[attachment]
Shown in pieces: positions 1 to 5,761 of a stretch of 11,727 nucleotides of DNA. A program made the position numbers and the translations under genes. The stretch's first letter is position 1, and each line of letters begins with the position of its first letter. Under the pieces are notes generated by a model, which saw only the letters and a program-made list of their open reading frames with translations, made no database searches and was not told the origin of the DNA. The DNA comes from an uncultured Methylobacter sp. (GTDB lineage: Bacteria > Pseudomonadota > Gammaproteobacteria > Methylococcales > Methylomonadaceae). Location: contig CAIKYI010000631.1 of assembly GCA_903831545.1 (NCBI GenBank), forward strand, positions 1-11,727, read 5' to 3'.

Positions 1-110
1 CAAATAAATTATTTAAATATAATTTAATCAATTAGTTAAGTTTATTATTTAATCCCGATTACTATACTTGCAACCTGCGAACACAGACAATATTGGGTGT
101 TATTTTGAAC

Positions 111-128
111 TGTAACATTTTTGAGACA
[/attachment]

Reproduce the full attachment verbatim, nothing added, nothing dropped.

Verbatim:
Shown in pieces: positions 1 to 5,761 of a stretch of 11,727 nucleotides of DNA. A program made the position numbers and the translations under genes. The stretch's first letter is position 1, and each line of letters begins with the position of its first letter. Under the pieces are notes generated by a model, which saw only the letters and a program-made list of their open reading frames with translations, made no database searches and was not told the origin of the DNA. The DNA comes from an uncultured Methylobacter sp. (GTDB lineage: Bacteria > Pseudomonadota > Gammaproteobacteria > Methylococcales > Methylomonadaceae). Location: contig CAIKYI010000631.1 of assembly GCA_903831545.1 (NCBI GenBank), forward strand, positions 1-11,727, read 5' to 3'.

Positions 1-110
1 CAAATAAATTATTTAAATATAATTTAATCAATTAGTTAAGTTTATTATTTAATCCCGATTACTATACTTGCAACCTGCGAACACAGACAATATTGGGTGT
101 TATTTTGAAC

Positions 111-128
111 TGTAACATTTTTGAGACA